The Chosen One trope didn’t give us Trump

Writing a guest post for John Scalzi’s The Big Idea, Michael Moreci describes his novel Black Star Renegades as a rejection of the Chosen One trope. “See, I’ve always had trouble with the messiah complex. The idea that we should sit around and wait for an all-powerful someone or other to come along and save our butts from the fire isn’t a healthy one. It leads to bad places. Like when, oh, I don’t know, a tyrannical buffoon campaigns under the promise that he’s the only one—him alone—who can solve all the country’s problems. And people actually believe him. Because that’s what we’re taught. Iron Man will save us. Luke Skywalker. Katniss Everdeen. Harry Potter. Whoever. There’s a magical chosen one, and without this person we wouldn’t be able to do a darn thing on our own. Sure, we can play supporting roles, but at the end of the day, only one person can vanquish Voldemort or Vader.”

Like Melissa Olson’s critique of suburban horror, I think this gets lots of stuff wrong — which doesn’t say anything about the quality of the book, of course.

First off, Moreci seems to be equating “the Chosen One” with “the hero of the book,” and that’s way off. As I put it seven years ago, Chosen Ones are born great, gifted with great powers or a great destiny. How does Iron Man qualify? Tony Stark is a hero because he made himself one. Built his armor (albeit with help). Improved his armor. Made the choice to use it to protect people. He wasn’t born great, he achieved greatness (I break down the differences at the link)

Katniss is the third category, one who has greatness thrust upon her. She enters the Hunger Games because she has no choice if she wants to save her sister. By the time of Mockingjay she is indeed the shining symbol of the revolution, but that’s revolutionary propaganda to rally the troops, not because she is, in fact, a Chosen One (in its own way, I think Mockingjay rejects the same tropes Moreci objects to)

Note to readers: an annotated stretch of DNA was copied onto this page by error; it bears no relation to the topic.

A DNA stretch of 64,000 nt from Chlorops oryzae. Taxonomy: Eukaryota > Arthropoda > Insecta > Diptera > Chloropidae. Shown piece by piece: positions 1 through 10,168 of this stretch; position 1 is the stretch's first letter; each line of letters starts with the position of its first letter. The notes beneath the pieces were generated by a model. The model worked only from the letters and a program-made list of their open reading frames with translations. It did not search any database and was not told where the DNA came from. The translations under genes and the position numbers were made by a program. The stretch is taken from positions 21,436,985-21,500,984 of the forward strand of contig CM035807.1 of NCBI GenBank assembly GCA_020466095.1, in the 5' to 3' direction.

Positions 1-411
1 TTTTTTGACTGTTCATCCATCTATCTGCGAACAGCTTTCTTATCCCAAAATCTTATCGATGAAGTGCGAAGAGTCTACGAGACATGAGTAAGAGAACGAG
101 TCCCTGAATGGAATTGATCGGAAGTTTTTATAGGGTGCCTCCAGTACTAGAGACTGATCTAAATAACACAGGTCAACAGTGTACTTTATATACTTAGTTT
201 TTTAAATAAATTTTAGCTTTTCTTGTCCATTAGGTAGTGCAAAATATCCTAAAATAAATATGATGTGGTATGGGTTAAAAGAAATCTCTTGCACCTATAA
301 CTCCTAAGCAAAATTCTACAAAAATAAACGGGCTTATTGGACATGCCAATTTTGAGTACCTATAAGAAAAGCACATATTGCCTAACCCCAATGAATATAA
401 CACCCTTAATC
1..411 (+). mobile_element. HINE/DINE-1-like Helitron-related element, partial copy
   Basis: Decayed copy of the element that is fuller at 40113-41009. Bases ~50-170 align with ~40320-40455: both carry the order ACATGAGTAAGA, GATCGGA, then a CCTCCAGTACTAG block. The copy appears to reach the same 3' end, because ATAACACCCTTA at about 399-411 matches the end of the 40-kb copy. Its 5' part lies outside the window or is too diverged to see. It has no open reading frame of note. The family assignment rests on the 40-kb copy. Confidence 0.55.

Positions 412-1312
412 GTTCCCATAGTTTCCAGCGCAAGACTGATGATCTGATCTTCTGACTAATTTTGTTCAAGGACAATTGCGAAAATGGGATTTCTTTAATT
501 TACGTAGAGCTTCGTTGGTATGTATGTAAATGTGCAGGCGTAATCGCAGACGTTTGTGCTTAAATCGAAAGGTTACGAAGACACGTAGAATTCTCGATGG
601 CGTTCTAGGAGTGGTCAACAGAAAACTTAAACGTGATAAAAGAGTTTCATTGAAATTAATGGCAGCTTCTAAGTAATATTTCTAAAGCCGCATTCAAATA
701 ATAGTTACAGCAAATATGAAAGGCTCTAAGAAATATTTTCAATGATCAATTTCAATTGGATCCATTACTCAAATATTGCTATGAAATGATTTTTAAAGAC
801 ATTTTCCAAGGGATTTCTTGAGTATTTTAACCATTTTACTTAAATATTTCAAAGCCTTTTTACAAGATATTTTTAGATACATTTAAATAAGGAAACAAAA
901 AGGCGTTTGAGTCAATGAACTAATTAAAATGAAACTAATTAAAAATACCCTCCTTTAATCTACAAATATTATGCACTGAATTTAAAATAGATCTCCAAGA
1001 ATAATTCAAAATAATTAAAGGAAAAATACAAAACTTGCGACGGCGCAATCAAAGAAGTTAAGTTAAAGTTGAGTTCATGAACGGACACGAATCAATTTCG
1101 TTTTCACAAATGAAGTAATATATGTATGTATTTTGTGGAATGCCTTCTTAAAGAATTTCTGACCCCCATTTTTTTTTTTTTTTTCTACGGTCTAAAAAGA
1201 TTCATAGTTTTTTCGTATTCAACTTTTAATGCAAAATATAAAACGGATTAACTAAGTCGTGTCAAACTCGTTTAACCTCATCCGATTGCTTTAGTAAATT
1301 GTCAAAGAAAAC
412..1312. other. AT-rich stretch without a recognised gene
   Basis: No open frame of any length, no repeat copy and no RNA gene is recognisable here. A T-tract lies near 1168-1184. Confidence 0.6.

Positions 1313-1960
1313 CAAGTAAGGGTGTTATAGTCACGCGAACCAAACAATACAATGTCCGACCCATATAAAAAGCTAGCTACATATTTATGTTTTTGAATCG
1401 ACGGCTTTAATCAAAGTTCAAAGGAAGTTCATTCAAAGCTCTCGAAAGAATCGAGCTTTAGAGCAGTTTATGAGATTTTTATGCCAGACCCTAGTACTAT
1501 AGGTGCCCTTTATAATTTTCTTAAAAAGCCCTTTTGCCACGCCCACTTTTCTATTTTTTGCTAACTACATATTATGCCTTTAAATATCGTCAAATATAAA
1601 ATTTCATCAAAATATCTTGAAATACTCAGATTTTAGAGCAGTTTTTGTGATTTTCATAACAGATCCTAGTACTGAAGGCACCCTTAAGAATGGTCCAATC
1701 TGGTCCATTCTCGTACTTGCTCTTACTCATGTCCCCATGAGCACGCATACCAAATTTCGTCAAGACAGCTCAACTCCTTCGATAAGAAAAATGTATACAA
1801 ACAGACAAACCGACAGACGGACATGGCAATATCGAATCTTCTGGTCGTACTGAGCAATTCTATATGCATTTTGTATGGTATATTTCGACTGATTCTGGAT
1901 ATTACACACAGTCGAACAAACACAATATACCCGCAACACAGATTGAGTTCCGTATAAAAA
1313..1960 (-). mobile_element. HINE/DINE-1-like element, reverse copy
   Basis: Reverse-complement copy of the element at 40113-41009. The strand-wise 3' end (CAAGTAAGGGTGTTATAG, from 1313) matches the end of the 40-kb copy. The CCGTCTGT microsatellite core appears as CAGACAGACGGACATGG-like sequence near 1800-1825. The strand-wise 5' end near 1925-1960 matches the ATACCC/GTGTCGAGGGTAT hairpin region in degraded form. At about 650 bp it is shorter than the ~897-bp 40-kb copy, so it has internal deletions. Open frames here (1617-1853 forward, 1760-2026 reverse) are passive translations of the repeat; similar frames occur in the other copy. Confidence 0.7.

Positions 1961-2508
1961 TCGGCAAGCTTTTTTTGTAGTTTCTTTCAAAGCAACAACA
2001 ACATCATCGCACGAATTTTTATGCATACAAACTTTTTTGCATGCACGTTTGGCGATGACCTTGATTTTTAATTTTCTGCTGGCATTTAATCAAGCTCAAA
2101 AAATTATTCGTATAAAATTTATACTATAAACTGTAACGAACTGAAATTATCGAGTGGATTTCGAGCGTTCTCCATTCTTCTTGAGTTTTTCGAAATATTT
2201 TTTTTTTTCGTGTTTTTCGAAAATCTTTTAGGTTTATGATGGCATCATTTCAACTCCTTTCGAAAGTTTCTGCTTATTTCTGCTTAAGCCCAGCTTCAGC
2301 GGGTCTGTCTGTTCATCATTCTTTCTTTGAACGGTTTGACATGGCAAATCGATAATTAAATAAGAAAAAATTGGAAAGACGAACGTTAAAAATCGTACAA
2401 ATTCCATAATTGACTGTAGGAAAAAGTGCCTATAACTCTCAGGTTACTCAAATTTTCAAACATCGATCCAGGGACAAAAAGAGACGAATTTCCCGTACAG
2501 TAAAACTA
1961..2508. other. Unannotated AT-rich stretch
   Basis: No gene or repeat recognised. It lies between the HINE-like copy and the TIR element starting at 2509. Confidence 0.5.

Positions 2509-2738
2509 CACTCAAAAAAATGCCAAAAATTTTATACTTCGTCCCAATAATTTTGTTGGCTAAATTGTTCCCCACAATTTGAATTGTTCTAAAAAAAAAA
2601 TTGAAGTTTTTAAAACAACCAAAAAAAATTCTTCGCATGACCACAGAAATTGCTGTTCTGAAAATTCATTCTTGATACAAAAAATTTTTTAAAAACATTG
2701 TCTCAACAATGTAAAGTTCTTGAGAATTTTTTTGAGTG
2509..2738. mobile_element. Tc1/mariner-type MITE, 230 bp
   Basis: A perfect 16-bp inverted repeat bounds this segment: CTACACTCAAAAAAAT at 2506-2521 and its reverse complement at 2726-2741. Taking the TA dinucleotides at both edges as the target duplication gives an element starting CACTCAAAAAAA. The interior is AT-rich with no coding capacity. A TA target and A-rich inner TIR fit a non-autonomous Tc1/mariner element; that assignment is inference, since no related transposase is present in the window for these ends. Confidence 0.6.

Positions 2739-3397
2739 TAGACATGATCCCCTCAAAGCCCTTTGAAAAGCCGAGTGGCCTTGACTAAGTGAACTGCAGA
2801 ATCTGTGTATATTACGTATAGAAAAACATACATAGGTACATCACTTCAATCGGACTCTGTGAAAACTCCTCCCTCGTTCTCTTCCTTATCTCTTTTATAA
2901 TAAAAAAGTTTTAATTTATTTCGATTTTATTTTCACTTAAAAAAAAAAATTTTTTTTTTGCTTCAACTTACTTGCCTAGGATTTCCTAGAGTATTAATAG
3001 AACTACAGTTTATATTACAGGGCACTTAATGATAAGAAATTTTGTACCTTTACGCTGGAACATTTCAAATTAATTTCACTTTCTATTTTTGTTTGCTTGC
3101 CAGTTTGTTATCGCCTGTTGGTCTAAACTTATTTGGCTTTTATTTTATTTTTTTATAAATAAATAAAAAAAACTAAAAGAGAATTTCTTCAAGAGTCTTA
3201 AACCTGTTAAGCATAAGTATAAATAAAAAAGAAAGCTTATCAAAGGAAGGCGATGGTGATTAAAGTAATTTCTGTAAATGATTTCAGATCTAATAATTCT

Harry Potter? True, he’s born to be the nemesis of Voldemort, but he still relies heavily on training and pluck more than destiny. And far from doing it alone, he does what heroes are supposed to do: inspire others to follow them. He takes the lead, but he’d have been toast without Ron or Hermione, or Dumbledore’s Army, or the Order of the Phoenix There are likewise lots of stories where superheroes inspire others to step up to the plate, rather than do it all themselves.

As I’ve said before, it’s not longing for a hero that gave us the Trump presidency, any more than movies like Dave. The desire for an authoritarian leader is one that exists quite independently of pop culture. It no more goes away if we don’t have chosen ones than we can banish it by dramatizing the horrors of fictional dictators (Doom, Palpatine, Darkseid).

 

Which is not to say Moreci’s idea of a book where everyone has to step up to the plate is bad. It’s a good, classic idea, one you can see a lot in WW II movies, where we were told over and over again that everyone has to do their part.

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Filed under Politics, Reading, Writing

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